Identification of Job Competencies3rd March 2021
Competencies should be identified early in the employee recruitment process. These competencies are drawn from the job description and job specifications, and are then used to develop the employment advertising copy, the interview questions, and the rating and evaluation process that is used to make a hiring decision. By focusing specifically on those critical skills necessary to do the job, the hiring manager and all of those involved in the selection process can increase their chances of success.
- Review the job description to identify the knowledge, skills and abilities required to perform the critical functions of the job. The job description should provide an indication of the skills necessary for employees to be successful in a position. In addition to the tasks performed on the job, the background and experience requirements can give an indication of the competencies required. For instance, the job of an editor would require an attention to detail, strong grammar and spelling abilities, and the ability to work well with others, says Lin Grensing-Pophal, author of “Employee Management for Small Business.”
- Talk to the job incumbent. The person holding the job can give a real-world perspective on the competencies required for effectiveness. The job holder, if available, should be asked to review the job description to ensure it is accurate and up-to-date, and to provide input on the core competencies required to perform effectively in the job.
- Talk to the supervisor or manager for the position. The perspective of the person responsible for managing the position can help to identify key competences. Ask what the current or former employee in the position did exceptionally well that is critical for the job. Then ask what gaps might exist in terms of additional competencies that would improve the value of the position. Make sure that these competencies are included in the job description.
- Gather feedback from customers and others in the organization. Cast a wide net for input regarding the important competencies in a position. The more input received from different perspectives, the more likely it is that common competencies will start to emerge and provide an indication of those competencies that are most critical for the position, says Grensing-Pophal.
- Check with other companies or online to verify competencies. Many positions are similar across companies and even across industries. Doing some research by contacting other organizations, or searching online can help to identify key core competencies that may have been missed or overlooked.
Using Core Competencies to Guide Interviews
As you begin recruiting, your company may find a focus on core competencies leads to a broader, more diverse candidate pool because the emphasis is on competencies, rather than particular educational or work backgrounds.
Now it’s important to use these competencies to evaluate candidates in the interview process. Armed with the core competencies for a position, a hiring manager is in a much better position to conduct an interview that evaluates whether a candidate has the skills necessary for the job. Research confirms that structured interviews are much more effective than unstructured interviews. Identifying core competencies provides the basis for structuring effective interviews. Anchor interview questions to the list of competencies for the position. Questions relating to organizational competencies will be relevant for every position, and can form the basis of an interview script for interviews across the company, regardless of the particular position.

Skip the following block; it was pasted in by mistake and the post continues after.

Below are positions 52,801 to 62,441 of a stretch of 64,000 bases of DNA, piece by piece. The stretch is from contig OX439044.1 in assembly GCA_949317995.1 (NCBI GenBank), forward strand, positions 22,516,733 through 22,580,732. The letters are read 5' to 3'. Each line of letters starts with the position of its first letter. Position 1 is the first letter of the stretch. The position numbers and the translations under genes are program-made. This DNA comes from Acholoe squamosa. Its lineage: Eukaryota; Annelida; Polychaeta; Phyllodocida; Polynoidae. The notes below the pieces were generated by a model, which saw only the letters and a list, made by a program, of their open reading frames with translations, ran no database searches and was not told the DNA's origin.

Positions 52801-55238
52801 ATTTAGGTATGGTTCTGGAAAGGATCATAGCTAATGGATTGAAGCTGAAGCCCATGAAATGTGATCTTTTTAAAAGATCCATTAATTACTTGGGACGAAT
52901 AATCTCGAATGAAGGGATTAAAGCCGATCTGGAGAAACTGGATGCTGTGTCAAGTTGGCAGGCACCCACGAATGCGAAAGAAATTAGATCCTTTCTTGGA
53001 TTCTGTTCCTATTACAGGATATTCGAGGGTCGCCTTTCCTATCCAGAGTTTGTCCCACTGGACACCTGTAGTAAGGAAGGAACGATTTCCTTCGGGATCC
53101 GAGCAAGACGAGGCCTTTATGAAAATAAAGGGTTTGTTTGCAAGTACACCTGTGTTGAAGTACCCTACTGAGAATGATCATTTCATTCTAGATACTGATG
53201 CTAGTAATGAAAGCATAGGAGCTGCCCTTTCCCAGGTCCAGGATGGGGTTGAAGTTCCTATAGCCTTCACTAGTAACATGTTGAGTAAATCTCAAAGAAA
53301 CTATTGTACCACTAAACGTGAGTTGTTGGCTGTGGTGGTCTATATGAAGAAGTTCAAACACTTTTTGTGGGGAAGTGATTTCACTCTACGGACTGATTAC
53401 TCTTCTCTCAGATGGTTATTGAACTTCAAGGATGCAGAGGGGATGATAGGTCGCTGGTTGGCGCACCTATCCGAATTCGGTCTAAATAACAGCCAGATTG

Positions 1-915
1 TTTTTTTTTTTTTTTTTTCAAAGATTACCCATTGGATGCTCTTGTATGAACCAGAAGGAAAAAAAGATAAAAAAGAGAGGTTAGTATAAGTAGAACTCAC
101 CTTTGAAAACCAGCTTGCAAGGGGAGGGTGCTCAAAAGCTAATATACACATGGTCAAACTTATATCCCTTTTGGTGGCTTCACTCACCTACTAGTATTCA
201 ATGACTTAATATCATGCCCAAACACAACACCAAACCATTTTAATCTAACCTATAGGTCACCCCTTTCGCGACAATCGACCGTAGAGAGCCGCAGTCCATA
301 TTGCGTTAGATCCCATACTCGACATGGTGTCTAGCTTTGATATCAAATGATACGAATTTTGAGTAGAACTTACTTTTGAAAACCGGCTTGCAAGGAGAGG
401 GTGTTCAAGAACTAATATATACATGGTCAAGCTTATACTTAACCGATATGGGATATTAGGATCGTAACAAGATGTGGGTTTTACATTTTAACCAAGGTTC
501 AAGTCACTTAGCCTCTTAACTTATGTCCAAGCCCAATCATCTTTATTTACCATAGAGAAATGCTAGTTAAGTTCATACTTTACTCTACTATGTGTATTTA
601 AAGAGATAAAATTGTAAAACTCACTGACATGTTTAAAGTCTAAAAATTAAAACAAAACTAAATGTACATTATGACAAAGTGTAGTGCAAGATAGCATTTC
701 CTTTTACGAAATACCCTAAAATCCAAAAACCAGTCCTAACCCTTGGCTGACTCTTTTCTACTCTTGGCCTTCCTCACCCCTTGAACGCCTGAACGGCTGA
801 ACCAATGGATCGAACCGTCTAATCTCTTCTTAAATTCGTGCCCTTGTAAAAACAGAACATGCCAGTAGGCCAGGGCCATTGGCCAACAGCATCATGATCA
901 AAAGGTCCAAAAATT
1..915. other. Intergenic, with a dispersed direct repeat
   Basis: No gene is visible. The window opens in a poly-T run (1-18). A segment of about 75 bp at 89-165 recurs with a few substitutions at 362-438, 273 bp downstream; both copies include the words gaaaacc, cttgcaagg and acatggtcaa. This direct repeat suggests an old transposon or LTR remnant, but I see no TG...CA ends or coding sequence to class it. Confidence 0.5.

While position-specific competencies need to be developed for each role, organizational competencies will be consistent across all roles in a company.
Begin by identifying the norms and behaviors that are expected across the company. Is the management style hierarchical or are decisions taken by consensus? Are employees encouraged to take risks or avoid them? What is the pace of work? Is the work environment traditional or more unconventional? How collegial are employees?
The answers to these questions will tell you which type of people will “fit” in your company. The skills necessary to be successful within the company culture need to be included in your job description to ensure candidates have the organizational competencies required to fit into the company culture.
Many of these organizational competencies will relate to the company’s brand and values. If your organization has codified its brand, values, and culture, refer to these as a starting point to help you identify your organizational competencies.
To identify position specific competencies, think about what is required to complete the duties of the job.
Skills. Hard and soft skills such as technical skills, interpersonal skills, accounting skills, writing ability, knowledge of specific statistic, scientific, or project management techniques, etc.
Knowledge/areas of expertise. Often the candidate’s field of study, such as administration, nursing, IT, accounting, history, etc.
Personal qualities and work style. What characteristics does a person need to have in the role? This can include qualities like being organized, analytical, creative, able to meet deadlines, etc.